Governments, businesses and individuals added $21 trillion of debt last year, bringing the total outstanding debt around the world to $237 trillion, the highest level on record, a new report from the Institute of International Finance (IIF) found.
The report, which pulls data from the International Monetary Fund, Bank for International Settlements and IIF, found that around the world the share of debt is now more than 300% of the world’s gross domestic product (GDP). However, that number was slightly below recent levels, as increasing GDP growth has helped reduce the debt-to-GDP ratio.
“Still-low global rates continue to support unprecedented levels of debt accumulation,” officials from the IIF said in a release.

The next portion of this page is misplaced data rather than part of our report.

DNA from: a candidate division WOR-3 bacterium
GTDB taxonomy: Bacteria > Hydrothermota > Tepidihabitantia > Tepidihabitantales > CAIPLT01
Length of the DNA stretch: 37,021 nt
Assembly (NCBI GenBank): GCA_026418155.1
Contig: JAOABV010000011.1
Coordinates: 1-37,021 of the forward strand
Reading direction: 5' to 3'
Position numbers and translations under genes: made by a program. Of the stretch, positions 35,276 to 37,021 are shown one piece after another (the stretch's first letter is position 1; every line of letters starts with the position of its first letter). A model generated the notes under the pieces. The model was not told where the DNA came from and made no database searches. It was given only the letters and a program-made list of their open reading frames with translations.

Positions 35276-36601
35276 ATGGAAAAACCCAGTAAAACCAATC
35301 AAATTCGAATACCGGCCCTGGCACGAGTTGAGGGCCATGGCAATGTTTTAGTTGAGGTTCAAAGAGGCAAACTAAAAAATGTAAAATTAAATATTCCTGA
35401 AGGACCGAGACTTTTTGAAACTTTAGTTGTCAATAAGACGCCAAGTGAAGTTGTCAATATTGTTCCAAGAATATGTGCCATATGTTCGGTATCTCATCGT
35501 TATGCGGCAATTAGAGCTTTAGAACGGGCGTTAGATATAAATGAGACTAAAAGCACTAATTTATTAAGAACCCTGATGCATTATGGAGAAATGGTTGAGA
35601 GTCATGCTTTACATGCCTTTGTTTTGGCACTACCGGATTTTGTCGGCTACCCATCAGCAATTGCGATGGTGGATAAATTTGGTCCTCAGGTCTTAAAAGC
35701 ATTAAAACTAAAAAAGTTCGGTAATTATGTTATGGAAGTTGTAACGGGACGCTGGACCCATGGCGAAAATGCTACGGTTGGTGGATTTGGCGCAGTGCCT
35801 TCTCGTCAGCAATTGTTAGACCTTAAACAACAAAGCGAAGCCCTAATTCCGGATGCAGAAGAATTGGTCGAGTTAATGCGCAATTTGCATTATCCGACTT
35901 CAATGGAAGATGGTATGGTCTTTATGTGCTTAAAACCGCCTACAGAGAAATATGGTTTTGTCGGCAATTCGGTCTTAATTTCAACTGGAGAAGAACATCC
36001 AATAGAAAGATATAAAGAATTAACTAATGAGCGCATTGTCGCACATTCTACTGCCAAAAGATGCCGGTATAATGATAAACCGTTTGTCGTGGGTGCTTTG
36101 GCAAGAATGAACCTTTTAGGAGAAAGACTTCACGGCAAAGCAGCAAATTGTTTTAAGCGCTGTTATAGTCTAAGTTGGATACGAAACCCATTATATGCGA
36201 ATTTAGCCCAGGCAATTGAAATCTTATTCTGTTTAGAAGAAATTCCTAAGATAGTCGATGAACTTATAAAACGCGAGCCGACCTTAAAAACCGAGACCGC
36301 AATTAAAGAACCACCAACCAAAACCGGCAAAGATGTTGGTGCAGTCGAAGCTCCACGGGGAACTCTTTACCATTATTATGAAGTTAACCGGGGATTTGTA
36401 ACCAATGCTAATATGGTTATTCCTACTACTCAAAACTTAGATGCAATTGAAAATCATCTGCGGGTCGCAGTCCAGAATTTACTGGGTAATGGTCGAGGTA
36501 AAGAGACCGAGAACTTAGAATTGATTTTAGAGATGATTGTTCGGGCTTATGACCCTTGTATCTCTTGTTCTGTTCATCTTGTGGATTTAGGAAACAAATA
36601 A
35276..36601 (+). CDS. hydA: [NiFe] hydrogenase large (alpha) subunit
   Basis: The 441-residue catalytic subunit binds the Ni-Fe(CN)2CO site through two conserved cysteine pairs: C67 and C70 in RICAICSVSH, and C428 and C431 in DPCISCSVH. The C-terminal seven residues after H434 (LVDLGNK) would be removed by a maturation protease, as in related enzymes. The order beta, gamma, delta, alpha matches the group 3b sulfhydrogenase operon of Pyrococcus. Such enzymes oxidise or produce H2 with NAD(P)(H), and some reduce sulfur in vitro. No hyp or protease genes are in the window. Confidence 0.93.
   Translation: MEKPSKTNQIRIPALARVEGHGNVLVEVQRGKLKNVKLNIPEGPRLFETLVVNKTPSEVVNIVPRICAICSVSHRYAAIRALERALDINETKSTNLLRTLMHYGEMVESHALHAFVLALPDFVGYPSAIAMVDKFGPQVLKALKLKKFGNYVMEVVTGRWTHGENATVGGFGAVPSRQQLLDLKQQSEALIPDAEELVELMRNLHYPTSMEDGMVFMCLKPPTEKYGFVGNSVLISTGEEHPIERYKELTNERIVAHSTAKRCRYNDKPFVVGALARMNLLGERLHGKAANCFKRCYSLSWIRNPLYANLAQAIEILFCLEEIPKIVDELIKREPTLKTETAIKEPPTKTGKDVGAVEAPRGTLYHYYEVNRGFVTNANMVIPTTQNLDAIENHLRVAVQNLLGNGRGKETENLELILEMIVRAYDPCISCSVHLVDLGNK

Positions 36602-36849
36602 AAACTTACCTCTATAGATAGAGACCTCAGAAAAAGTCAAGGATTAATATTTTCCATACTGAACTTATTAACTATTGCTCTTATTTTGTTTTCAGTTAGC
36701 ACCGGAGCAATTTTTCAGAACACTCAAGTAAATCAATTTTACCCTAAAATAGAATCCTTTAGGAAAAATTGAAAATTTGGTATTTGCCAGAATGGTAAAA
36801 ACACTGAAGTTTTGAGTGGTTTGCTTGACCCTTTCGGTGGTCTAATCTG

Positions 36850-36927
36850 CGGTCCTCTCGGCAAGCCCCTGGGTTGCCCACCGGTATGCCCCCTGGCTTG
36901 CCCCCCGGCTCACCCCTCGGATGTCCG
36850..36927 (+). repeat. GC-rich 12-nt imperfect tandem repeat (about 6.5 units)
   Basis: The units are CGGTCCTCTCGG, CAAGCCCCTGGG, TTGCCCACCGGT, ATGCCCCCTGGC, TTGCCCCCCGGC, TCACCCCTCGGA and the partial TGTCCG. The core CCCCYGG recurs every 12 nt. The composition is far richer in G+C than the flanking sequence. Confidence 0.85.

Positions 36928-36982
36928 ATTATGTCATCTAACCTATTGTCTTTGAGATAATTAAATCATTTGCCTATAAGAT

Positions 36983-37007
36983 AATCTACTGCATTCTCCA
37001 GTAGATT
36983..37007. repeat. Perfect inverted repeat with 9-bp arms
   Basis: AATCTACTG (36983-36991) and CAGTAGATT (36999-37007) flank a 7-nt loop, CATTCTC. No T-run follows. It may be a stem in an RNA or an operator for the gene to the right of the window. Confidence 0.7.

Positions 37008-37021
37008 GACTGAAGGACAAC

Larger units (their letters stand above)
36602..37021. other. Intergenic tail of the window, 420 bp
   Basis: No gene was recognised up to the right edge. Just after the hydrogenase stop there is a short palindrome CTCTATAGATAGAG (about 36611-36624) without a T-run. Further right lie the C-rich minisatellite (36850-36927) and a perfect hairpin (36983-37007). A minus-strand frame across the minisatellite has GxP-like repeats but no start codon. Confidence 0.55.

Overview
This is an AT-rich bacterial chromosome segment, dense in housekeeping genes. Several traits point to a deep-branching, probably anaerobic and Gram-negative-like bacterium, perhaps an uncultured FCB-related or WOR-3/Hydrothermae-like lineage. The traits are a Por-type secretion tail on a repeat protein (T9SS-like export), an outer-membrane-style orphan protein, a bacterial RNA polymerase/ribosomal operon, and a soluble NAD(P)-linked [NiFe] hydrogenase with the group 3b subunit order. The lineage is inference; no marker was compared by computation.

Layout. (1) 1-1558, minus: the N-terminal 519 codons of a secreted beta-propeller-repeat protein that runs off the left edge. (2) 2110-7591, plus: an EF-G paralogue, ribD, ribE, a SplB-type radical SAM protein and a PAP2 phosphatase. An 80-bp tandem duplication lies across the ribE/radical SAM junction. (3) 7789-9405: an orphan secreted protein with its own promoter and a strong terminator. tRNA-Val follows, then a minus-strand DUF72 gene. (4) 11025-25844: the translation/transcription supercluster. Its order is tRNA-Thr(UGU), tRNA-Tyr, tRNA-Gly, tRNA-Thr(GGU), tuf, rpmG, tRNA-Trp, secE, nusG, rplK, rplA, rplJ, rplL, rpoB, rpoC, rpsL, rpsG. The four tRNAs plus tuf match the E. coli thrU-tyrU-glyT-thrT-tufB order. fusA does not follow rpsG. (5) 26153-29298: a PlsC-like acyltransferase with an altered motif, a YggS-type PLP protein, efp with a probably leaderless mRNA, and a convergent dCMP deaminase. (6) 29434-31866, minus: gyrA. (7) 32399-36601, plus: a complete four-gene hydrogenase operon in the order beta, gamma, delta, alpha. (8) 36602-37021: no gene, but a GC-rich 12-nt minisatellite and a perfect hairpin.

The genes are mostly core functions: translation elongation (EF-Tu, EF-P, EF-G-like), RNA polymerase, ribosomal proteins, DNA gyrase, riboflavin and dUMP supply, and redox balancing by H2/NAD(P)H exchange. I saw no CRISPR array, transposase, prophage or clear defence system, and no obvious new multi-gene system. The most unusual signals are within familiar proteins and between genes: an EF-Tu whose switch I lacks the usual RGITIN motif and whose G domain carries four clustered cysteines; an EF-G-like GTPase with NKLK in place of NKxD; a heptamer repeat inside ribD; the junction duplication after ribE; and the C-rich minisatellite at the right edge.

The group also noted that despite the fact that the overall amount of debt has increased, “the cyclical pickup in global growth and still-benign global financing conditions have helped bring debt ratios down slightly.”
IIF representatives also highlighted the weaker U.S. dollar as having “masked longer-term concerns about debt sustainability, particularly in emerging markets.” The reduction in debt to GDP came mainly from developed markets, such as the United States and Western Europe, but was an overall trend with 36 of the 49 countries in the survey’s sample recording a drop in debt-to-GDP.
The survey found that U.S. government debt is now 99% of GDP as a sector, down from 101.7% in the fourth quarter of 2016. The United States is expected to record a $1 trillion budget deficit by 2020, according to new projections from the Congressional Budget Office.
A number of emerging markets countries added significantly to their debt. Argentina, Nigeria, Turkey and China recorded the largest buildup in debt ratios, the survey found.